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What role does turn-taking play in the extract and how are features of accent and dialect represented?

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Introduction

What role does turn-taking play in the extract and how are features of accent and dialect represented? When reading the transcript, you should consider the following questions: 1. What is the context of the speech? Think about field (topics), manner (relationship between speakers) and mode (spontaneous or planned speech and related features) 2. What are the functions of the speech? (referential, expressive, phatic, transactional, interactional) 3. What is significant about the turn-taking process? Does anyone dominate? 4. Who uses non-standard forms? Can you deconstruct these? 5. What can you say about the levels of formality of the register each speaker adopts? 6. How might you use different language theories to support your analysis? ?????????????????????????????????????????????????? The transcript is of an exchange between an interviewer and Mrs Cook, a female road sweeper from Gloucestershire. Due to the form of the exchange being an interview, we would expect tightly-managed turn-taking and the primary function to be referential as the purpose is to convey information regarding the nature of Mrs Cook?s role as one of the few women in Britain who work in this field. Topics, therefore, have been predestined as we assume that the interviewer has planned his questions carefully. ...read more.

Middle

Whatever Mrs Cook?s reasons, the side sequence certainly has an impact on the interviewer. He reframes his initial declarative ?you must be? to an interrogative ?are you?, which seems much more confrontational and designed to force Mrs Cook to respond how he wants this time. This slightly aggressive confrontational attitude can also be detected when he uses a tag question in the utterance ?well you?re not a road sweeper then are you?. He also seems a little flustered by the side sequence, repeating the same repair as he made in the first line ?road sweepers women road sweepers?, and he is forced to correct himself. It would appear that the start of the interview is not as structured as he anticipated or indeed desired. Usually in an interview, we would expect the conversation to be structured around adjacency pairs, typically questions and extended responses. Once Mrs Cook has made her point about how she wishes to be addressed, the structure of the interview falls into its conventional pattern. As we would expect from this type of exchange, Mrs Cook?s utterances are lengthier and more expressive than those of her interviewer. ...read more.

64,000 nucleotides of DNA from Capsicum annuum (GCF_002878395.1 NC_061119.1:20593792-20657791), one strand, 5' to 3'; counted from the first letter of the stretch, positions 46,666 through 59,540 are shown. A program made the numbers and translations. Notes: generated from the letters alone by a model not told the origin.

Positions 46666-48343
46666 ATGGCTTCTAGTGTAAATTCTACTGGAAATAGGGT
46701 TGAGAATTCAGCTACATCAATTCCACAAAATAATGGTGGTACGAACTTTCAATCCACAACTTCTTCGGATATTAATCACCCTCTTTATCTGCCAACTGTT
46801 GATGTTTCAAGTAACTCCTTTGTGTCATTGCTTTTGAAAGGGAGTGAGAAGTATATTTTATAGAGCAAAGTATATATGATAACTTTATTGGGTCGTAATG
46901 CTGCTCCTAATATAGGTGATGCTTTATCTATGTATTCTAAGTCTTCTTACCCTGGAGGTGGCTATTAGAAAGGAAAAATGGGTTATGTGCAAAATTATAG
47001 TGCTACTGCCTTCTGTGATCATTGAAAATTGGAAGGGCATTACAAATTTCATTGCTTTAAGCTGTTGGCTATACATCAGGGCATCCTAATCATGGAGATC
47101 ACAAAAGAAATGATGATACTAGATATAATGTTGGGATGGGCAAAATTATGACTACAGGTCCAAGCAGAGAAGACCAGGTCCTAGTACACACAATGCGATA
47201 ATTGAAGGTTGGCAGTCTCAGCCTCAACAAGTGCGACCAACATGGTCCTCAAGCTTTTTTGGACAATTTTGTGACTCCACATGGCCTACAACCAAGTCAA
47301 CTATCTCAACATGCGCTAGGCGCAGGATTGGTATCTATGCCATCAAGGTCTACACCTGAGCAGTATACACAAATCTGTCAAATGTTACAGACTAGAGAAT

Conclusion

The interviewer?s response to her accent here could be interpreted as face threatening in nature; however, later in the transcript, he appears to downwardly converge with the uncharacteristically informal noun phrases ?mucky lot?, ?clean lot? and ?dirty lot?. Whether his intention is to decrease social distance and make Mrs Cook more at ease or to highlight his own superiority by deliberately adopting a more simplistic register, is difficult to ascertain. His use of fillers and non-fluent pausing leading up to the topic shift ?mm (.) yes (.) well (.)? seem to suggest that he is either losing interest in the topic or is struggling to develop the interview. Either way, the non-fluency features typical of spontaneous speech reveal a level of unease at the very least. In conclusion, the transcript is interesting to analyse in terms of turn-taking, relationships between the speakers and the strong elements of regional accent and dialect. It is a mistake to dismiss dialect speakers as ?uneducated? people who don?t use ?proper? English. In fact, dialects are interesting and valid varieties of English. After all, Mrs Cook comes across here as a hard-working, confident woman who is more than capable of conversing with an overtly formal, standard English-speaking interviewer and is proud of her regional identity. ...read more.

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